AirMap, Wing, and Demonstrate InterUSS Network-Based Remote ID Application for Drone Identification
Feb 20, 2019

Hong Kong — February 19, 2019 — AirMap, the world’s leading airspace management platform for drones, has teamed up with Alphabet’s Wing and to demonstrate a network-based remote ID application for drones based on the InterUSS Platform™.

The successful demonstration illustrates that a remote ID solution exists today for drone operations in networked areas, without the need for additional infrastructure or technology. AirMap, Wing, and are each UAS Service Suppliers (USS) of the U.S. Federal Aviation Administration’s (FAA) Low-Altitude Authorization and Notification Capability (LAANC) for authorization to operate drones in U.S. controlled airspace.

During the demonstration, multiple DJI and Wing drones were flown in controlled airspace, each connected to a unique USS, which exchanged data via a branch of the open source InterUSS Platform™.

Bystanders were able to visualize the drone operations in their vicinity in real time on a smartphone application, regardless of which USS the drone was connected to. Only safety information was shared, protecting the operator and consumer privacy.

“Industry collaboration is key to moving UAS operations forward. The industry has worked together to develop a network-based remote ID solution that is free to use, built on open source, and ready to be deployed today,” said Reinaldo Negron, Head of UTM (Unmanned Traffic Navigation) at Wing.

There is a global consensus among airspace stakeholders that remote identification is necessary before widespread advanced drone operations can be achieved. But many disagree on the best path forward in establishing and enforcing remote identification without imposing a burden on the operator or infringing upon privacy rights.

By validating an operator’s identity through their respective USS, network-based remote identification offers a trusted picture of who is flying a drone, without requiring any additional information or equipment from the operator. This makes network-based remote ID an easy and effective way to facilitate transparent and accountable UAS operations – which increasingly provide valuable and personal services to the public in highly-networked locations.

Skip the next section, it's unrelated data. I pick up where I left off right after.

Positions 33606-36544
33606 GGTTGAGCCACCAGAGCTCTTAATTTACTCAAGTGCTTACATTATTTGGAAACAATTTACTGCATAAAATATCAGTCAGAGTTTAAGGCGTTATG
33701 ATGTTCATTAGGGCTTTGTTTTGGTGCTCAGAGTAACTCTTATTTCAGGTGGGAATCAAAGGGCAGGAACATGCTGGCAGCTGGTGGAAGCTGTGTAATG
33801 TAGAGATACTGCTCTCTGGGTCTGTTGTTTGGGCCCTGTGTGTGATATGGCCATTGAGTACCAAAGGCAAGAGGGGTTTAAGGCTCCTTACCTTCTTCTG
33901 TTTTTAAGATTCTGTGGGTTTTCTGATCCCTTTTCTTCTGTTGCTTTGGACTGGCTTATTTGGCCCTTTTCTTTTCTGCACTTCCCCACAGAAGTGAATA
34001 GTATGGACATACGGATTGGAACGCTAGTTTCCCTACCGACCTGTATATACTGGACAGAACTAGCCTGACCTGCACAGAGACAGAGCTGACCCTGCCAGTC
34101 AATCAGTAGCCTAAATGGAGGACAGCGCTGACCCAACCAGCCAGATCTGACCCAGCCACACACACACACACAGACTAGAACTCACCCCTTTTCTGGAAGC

Networked remote ID is also flexible. As new security needs arise, or technology implementations improve, network-based remote ID allows industry and operators to evolve to adopt new standards and realities, quickly and simply.

In remote areas where network coverage is sparse, remote identification data broadcasted by drones can be integrated into the same network remote identification apps. In this case, drones share information using integrated ground control station or cellular tracking devices. The AirMap UTM Platform supports networked and local broadcast remote ID.

“Before such wide-scale drone operations as autonomous deliveries can take place, we need to ensure that regulators – and the public – can easily assess whether or not a particular drone belongs to a good actor or requires intervention,” said Ben Marcus, co-founder and Chairman of AirMap. “Network-based remote identification applications like AirMap’s Drone Aware, augmented by local broadcast solutions when available, help airspace managers enforce aviation regulations while cultivating public trust in drone and also protecting the privacy of drone operators.”

The demo in detail:

About AirMap
AirMap is the world's leading airspace management platform for drones. Thousands of drones, hundreds of industry developers, and hundreds of airspace managers and stakeholders rely on AirMap's airspace intelligence and services to fly safely and communicate with others in low-altitude airspace. AirMap connects the majority of the world's drones to airspace authorities through integrations with major drone manufacturers such as DJI, Intel, senseFly, Matternet, 3DR, DroneDeploy, and more. Deployed in Japan, Switzerland, Czech Republic, and the United States, AirMap leads the industry in delivering technology solutions for Unmanned Aerial System (UAS) Traffic Management (UTM) and U-space to enable safe and responsible drone operations at scale. M12, Microsoft's venture fund, is an investor in AirMap.


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